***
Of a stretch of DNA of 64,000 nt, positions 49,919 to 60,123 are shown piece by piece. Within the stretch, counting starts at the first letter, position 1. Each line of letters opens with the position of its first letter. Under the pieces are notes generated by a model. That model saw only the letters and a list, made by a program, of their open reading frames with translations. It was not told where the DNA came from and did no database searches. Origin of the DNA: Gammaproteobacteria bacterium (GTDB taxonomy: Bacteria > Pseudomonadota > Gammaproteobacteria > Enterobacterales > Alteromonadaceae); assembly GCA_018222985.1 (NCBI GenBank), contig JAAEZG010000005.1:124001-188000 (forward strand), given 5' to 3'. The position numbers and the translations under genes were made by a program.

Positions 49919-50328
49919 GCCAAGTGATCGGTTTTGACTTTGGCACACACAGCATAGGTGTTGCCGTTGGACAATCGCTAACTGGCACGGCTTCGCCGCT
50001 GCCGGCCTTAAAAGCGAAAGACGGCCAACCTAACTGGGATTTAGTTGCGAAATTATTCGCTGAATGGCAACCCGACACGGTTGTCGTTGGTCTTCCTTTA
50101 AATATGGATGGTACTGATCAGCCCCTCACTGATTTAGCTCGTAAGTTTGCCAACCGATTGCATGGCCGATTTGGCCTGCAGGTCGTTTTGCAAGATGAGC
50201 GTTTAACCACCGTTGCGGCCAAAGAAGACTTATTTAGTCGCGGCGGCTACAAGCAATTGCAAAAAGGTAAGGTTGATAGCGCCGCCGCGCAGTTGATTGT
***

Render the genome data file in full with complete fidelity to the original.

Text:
Of a stretch of DNA of 64,000 nt, positions 49,919 to 60,123 are shown piece by piece. Within the stretch, counting starts at the first letter, position 1. Each line of letters opens with the position of its first letter. Under the pieces are notes generated by a model. That model saw only the letters and a list, made by a program, of their open reading frames with translations. It was not told where the DNA came from and did no database searches. Origin of the DNA: Gammaproteobacteria bacterium (GTDB taxonomy: Bacteria > Pseudomonadota > Gammaproteobacteria > Enterobacterales > Alteromonadaceae); assembly GCA_018222985.1 (NCBI GenBank), contig JAAEZG010000005.1:124001-188000 (forward strand), given 5' to 3'. The position numbers and the translations under genes were made by a program.

Positions 49919-50328
49919 GCCAAGTGATCGGTTTTGACTTTGGCACACACAGCATAGGTGTTGCCGTTGGACAATCGCTAACTGGCACGGCTTCGCCGCT
50001 GCCGGCCTTAAAAGCGAAAGACGGCCAACCTAACTGGGATTTAGTTGCGAAATTATTCGCTGAATGGCAACCCGACACGGTTGTCGTTGGTCTTCCTTTA
50101 AATATGGATGGTACTGATCAGCCCCTCACTGATTTAGCTCGTAAGTTTGCCAACCGATTGCATGGCCGATTTGGCCTGCAGGTCGTTTTGCAAGATGAGC
50201 GTTTAACCACCGTTGCGGCCAAAGAAGACTTATTTAGTCGCGGCGGCTACAAGCAATTGCAAAAAGGTAAGGTTGATAGCGCCGCCGCGCAGTTGATTGT